But he said to me, “My grace is sufficient for you, for my power is made perfect in weakness.” Therefore I will boast all the more gladly about my weaknesses, so that Christ’s power may rest on me, 2 Corinthians 12:9.

Human nature causes most people to complain daily.  I am not immune to this disease called sin, lashing out with criticism, frustration and impatience.  Nonetheless, after my wife’s father passed away over the weekend, God has humbled me, making me more teachable.  While my first reaction to trials will always be to question God, we all need to reach a state like the apostle Paul to accept the hand in life that we have been dealt.  The sooner we do, the easier it will become to recognize blessings in the eyes of the Beholder.

by Jay Mankus

 

 

When You Lose the Battle with Death

When you are young, birthday, graduation and wedding invitations are commonly received in the mail or online.  A few years later these invites still come, but they are for baby showers, baptisms and high school or college reunions.  Yet, as age catches up with you, these pleasant celebrations are replaced by the grim reality of life, death.  Although you may outlive family, friends and relatives, eventually even you too will lose the battle with death.

And the dust returns to the earth as it was, and the spirit returns to God who gave it, Ecclesiastes 12:7.

If you take the words of Genesis literally, prior to original sin, God designed mankind to live forever.  However, after sin entered the world, the curse of death was slowly introduced.  Abel was the first human being to die and laid to rest in the ground.  In the passage above, King Solomon eludes to the fate of every human being.  Early in his radio career, Rush Limbaugh used the saying, talent on loan from God.  Despite how infallible you may feel, life is a gift from God that will one day come to an end.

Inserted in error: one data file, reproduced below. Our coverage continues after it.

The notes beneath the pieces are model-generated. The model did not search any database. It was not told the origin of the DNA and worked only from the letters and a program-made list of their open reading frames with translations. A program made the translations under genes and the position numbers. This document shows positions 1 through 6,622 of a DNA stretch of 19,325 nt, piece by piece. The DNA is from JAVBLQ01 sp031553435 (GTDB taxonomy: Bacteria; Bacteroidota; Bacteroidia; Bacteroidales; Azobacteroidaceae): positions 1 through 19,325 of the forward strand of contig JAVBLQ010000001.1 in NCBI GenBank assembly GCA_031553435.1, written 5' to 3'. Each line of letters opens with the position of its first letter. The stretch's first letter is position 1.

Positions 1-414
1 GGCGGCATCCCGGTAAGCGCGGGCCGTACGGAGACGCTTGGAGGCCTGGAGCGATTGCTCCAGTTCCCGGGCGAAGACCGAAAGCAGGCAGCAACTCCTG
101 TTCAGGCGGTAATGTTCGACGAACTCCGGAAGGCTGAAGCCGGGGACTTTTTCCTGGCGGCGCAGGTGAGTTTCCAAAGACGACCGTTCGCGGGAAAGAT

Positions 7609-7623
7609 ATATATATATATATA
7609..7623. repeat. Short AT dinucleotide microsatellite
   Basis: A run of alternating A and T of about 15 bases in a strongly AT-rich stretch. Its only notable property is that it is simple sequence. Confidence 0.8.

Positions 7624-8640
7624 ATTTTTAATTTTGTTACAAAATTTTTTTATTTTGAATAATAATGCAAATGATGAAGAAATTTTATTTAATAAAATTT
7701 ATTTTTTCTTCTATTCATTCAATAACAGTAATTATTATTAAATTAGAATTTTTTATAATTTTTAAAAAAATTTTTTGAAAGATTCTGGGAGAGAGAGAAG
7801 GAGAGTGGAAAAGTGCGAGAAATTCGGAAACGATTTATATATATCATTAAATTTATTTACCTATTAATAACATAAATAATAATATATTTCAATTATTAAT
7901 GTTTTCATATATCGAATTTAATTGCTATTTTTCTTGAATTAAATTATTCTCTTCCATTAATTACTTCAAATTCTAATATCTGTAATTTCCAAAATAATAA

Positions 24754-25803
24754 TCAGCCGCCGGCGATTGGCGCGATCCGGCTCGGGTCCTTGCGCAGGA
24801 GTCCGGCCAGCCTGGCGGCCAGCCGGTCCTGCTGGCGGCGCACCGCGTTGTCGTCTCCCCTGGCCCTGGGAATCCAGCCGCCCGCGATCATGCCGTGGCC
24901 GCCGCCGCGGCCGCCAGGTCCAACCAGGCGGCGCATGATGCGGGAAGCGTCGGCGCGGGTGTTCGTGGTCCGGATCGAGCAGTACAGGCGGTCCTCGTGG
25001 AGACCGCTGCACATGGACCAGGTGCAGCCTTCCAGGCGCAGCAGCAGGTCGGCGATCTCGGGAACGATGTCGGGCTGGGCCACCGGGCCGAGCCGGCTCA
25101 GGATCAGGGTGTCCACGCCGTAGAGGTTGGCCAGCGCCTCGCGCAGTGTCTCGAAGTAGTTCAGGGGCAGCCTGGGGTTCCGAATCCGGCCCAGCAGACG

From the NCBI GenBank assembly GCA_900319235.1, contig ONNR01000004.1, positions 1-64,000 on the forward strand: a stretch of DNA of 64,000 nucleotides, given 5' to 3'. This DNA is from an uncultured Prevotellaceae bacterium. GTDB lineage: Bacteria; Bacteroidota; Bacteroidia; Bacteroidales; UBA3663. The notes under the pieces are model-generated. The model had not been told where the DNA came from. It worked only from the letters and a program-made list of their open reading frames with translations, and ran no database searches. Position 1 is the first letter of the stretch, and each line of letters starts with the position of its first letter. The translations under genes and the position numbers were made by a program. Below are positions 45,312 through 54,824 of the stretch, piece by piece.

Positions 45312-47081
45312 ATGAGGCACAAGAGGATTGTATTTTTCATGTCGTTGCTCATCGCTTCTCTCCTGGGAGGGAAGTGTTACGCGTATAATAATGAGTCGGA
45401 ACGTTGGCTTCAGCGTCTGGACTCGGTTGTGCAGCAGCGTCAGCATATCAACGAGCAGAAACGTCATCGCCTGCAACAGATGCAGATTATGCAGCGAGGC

He will wipe away every tear from their eyes, and death shall be no more, neither shall there be mourning, nor crying, nor pain anymore, for the former things have passed away,” Revelation 21:4.

The context of this blog comes in the midst of tragedy as my wife and children wait helplessly near the bedside of her dying father due to a serious car accident last Thursday night.  Although Jim is still alive as I write, time is not on his side.  Thus, as sorrow and tears fill those who love Jim Wagner, you have to look toward eternity for comfort.  Like the criminal on the cross, it’s never too late to inherit eternal life.  If you are not sure of your own eternal fate, pray the words of 1 John 5:13 so that you can have assurance when you lose your own battle with death.

by Jay Mankus

Heroes in the Line of Fire

After a long week of work, I had sometime to catch up on current events.  As the investigation into the motive of the Las Vegas shooter continues, stories of heroic acts are beginning to be uncovered by the media.  While innocent victims were dropping from gunshots from above, good Samaritans stood up entering the line of fire.  Although some of these heroes lost their lives, their selfless acts prevented many more concert goers from dying.

But a Samaritan, as he traveled, came where the man was; and when he saw him, he took pity on him, Luke 10:33.

One week earlier, another tragedy went relatively unnoticed as a gunman shot 7 people at Burnette Chapel Church of Christ in Antioch, Tennessee.  One woman was killed in the parking lot before the shooter entered the church.  More lives may have been lost if not for a 22 year old usher who stepped into action.  Robert Engle quickly confronted, then wrestled the intruder to the ground, holding him down until the police arrived.  This is another example of a hero in the line of fire.

He went to him and bandaged his wounds, pouring on oil and wine. Then he put the man on his own donkey, brought him to an inn and took care of him, Luke 10:34.

The average citizen will most likely not be thrust into an arena where life and death depends on how swiftly you act.  Yet, every day, normal human beginnings come into contact with someone in need.  This could be a co-worker, family member, friend or neighbor.  Some conditions are obvious with others more subtle.  Nonetheless, God calls believers to be the hands and feet of Christ.  If no one demonstrates the love of God, hearts will grow cold.  Despite how inconvenient helping others may be, true heroes enter the line of fire by faith.  May the acts of these modern day good Samaritans inspire you to live a life fueled by faith in action.

by Jay Mankus